3. Symlinks are backed up, but not shown in the file list (both in GUI & in CLI).

It's almost 2am here; I'm going to bed. Thanks for your patience. I like Duplicacy a lot of. Really want to make it work for me.


gchen    Oct 4 1:28PM 2017

I take it to mean the 13GB extra data are not all snapshot chunks; some are file data chunks. Right?

Right, in fact most of them should be new file data chunks due to the gaps from those missing files.

Maybe so, but then Duplicacy is not for me. As I said, I'll be backing up from a single machine. Performance means more than multi-machine dedupe capability.

I think the combination of a smaller chunk size and the technique to split large files separately may be able to bring the overhead to an acceptable level for your use case. However, if they don't, then this is one of the corner cases where the pack-and-split method may not perform well. The main advantage of the pack-and-split method is that the number of chunks is roughly bounded, whereas methods taken by other backup tools may create too many small chunks if there are many small directories.

One more thing: I wonder why Duplicacy uses different folder structure for cloud storage and local storage.

There is a plan to use the same structure for all storages: https://github.com/gilbertchen/duplicacy/issues/222

Chinese & Japanese File/folder-names are garbled in logs.

Standard keyboard shortcut for "paste" (cmd-v on Macs) doesn't work in the GUI.

Symlinks are backed up, but not shown in the file list (both in GUI & in CLI).

I'll add these to my to-do list.


mwang    Oct 5 10:57AM 2017

I think the combination of a smaller chunk size and the technique to split large files separately may be able to bring the overhead to an acceptable level for your use case.

Indeed that seems to be the case after redoing my tests using 1M average chunk size.

For A -> A + B (the Calibre libraries) backups, the size increase is much more modest (256MB -> 46MB). Virtually no change in performance.

Note: all time recorded here are for local backups between different HDs.

   -c 4M            -c 1M
sec     MB       sec     MB
 18   1,773       17   1,763
 13   2,030       15   1,809

Similar story for C -> C + D (music files) backups, except the initial backup time is substantially longer with "-c 1M".

   -c 4M           -c 1M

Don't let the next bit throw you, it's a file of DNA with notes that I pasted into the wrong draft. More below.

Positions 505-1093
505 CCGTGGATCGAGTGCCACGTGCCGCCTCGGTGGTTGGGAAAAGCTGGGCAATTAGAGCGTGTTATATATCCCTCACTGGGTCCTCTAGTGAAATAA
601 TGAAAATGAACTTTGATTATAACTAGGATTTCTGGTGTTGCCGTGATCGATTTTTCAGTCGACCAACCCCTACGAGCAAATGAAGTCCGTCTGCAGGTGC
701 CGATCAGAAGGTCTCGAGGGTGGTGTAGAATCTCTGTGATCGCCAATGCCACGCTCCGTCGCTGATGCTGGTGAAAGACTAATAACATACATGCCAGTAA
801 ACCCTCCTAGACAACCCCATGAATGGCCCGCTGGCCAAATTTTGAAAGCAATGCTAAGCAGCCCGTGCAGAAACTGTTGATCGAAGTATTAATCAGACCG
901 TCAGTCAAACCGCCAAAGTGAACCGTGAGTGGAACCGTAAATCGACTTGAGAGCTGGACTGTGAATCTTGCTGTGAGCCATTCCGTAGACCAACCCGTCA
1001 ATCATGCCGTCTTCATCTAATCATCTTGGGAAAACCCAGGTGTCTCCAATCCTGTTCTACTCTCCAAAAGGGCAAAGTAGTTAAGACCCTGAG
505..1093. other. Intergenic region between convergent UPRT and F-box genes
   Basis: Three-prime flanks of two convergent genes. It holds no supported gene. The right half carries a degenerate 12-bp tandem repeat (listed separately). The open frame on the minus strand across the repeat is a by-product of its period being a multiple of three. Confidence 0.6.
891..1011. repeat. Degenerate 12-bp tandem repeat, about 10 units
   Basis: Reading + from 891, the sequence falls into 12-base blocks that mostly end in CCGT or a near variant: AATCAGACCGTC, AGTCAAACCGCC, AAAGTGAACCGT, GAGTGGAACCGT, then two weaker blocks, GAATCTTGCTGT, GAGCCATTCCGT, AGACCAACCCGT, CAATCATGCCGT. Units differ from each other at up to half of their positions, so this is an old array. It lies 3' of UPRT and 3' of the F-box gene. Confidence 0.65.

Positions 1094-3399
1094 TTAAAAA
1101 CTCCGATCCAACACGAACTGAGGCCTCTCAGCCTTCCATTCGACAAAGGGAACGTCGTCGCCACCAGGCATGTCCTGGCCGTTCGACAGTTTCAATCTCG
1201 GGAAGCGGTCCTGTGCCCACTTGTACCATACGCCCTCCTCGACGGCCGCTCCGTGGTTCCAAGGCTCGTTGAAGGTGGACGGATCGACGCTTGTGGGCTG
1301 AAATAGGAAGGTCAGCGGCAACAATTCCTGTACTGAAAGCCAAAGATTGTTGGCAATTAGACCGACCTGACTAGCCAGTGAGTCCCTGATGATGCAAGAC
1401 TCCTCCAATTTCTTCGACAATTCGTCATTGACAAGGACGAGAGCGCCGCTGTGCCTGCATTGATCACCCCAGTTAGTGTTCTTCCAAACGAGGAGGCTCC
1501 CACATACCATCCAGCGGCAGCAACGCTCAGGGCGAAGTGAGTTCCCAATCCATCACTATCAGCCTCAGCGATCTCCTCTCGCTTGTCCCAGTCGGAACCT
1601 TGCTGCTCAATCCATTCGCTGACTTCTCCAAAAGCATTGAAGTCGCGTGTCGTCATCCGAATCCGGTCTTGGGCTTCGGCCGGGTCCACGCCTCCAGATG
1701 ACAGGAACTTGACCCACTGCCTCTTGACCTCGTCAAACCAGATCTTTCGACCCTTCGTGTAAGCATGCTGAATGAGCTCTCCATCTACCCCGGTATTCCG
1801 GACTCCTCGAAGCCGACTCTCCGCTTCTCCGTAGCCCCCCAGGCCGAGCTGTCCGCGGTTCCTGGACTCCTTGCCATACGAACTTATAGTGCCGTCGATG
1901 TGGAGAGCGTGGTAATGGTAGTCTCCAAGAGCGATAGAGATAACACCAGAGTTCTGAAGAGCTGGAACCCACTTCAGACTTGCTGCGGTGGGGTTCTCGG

time    GB      time    GB
9:49   61.3    12:19   61.3
8:41   74.2    08:39   65.0

Two things to note, however:

  1. As expected, the number of chunks increases significantly as well with smaller chunk size. How much negative impact that would have for cloud backup remains to be seen.

  2. While the overhead is greatly reduced, it's still substantially higher than others.

The main advantage of the pack-and-split method is that the number of chunks is roughly bounded, whereas methods taken by other backup tools may create too many small chunks if there are many small directories.

From what I can tell, both Arq & Hashbackup (& Borg, too, IIRC) pack small chunks into larger archive files, a necessity I think given the even smaller average chunk size (64K). The obvious issue is the whole archive file has to be downloaded even when one needs just a chunk in it. And yet their restoration performance doesn't seem to suffer with my limited tests. Will keep an eye on this.

There is a plan to use the same structure for all storages: https://github.com/gilbertchen/duplicacy/issues/222

What you guys are discussing there is beyond me, but it's good to know many smart people are working on improving this.

I'll add these to my to-do list.

Thanks!

edited to add a note about the nature (local, not cloud) of tests in this post.


gchen    Oct 5 8:09PM 2017

The impact of a smaller chunk size on the performance is expected, as the overhead of checking the existence of a chunk and then sending the chunk becomes proportionally larger. You can always use multiple uploading threads to alleviate this problem.